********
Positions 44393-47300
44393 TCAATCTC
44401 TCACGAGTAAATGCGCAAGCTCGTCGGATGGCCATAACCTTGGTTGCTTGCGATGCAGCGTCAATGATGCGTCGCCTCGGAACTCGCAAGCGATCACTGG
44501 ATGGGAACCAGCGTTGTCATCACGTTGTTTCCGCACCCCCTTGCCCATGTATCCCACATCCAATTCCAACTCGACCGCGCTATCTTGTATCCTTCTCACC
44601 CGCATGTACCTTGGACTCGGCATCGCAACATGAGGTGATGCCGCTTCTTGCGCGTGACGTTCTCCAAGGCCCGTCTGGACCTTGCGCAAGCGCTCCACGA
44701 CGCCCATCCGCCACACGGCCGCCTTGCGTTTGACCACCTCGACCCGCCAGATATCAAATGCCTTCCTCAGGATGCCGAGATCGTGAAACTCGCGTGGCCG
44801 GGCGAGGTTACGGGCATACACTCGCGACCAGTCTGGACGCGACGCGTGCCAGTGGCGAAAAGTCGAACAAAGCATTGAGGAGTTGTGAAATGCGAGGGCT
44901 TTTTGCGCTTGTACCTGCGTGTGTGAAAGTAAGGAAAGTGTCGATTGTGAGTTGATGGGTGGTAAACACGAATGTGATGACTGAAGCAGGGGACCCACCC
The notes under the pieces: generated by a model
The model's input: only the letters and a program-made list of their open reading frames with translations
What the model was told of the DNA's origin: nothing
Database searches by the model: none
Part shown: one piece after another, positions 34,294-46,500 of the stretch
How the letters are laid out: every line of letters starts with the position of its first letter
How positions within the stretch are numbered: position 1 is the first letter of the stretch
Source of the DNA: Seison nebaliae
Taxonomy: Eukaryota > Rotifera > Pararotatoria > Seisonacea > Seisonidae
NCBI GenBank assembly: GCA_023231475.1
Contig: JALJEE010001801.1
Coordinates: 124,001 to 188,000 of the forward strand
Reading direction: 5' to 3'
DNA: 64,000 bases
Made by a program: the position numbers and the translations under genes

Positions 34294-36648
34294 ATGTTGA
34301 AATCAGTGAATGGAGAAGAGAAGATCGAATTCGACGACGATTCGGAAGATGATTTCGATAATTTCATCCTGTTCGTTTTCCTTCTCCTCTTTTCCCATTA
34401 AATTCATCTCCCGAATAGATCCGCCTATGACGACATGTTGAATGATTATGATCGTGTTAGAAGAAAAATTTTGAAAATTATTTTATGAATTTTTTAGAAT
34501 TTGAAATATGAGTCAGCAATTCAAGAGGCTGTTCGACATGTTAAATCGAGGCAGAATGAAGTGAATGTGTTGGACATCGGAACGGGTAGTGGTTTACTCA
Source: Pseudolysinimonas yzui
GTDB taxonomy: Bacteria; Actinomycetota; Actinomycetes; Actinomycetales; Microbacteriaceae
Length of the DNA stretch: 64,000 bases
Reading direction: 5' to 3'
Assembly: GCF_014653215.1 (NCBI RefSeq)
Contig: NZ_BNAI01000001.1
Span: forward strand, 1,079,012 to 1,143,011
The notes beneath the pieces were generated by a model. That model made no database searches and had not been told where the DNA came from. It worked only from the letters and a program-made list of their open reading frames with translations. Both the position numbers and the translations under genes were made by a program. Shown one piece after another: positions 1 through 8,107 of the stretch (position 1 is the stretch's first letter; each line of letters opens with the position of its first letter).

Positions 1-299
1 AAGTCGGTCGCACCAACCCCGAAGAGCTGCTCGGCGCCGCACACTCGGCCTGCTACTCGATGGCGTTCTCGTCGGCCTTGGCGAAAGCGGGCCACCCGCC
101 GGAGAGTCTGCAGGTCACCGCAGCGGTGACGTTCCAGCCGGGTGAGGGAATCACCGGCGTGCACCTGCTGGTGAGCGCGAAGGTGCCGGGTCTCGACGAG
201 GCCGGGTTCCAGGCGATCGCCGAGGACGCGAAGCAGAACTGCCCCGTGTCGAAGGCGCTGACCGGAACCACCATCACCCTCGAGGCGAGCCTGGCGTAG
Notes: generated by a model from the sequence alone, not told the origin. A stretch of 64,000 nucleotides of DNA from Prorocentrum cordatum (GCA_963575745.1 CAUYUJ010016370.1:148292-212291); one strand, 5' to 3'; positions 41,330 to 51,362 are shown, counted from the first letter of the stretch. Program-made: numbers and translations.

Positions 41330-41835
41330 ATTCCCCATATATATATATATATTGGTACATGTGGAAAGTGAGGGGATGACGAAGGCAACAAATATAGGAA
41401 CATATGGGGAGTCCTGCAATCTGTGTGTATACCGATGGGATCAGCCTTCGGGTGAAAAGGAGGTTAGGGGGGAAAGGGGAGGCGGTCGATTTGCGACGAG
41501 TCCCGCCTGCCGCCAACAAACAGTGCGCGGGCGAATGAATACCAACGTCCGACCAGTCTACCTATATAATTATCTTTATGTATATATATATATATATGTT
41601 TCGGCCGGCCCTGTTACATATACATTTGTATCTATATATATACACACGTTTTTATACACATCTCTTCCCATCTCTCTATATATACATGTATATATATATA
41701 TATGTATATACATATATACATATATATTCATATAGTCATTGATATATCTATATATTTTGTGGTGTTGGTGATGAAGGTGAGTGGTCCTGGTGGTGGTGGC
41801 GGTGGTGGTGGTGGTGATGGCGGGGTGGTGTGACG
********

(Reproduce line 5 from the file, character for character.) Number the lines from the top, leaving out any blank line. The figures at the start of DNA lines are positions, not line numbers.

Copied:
44601 CGCATGTACCTTGGACTCGGCATCGCAACATGAGGTGATGCCGCTTCTTGCGCGTGACGTTCTCCAAGGCCCGTCTGGACCTTGCGCAAGCGCTCCACGA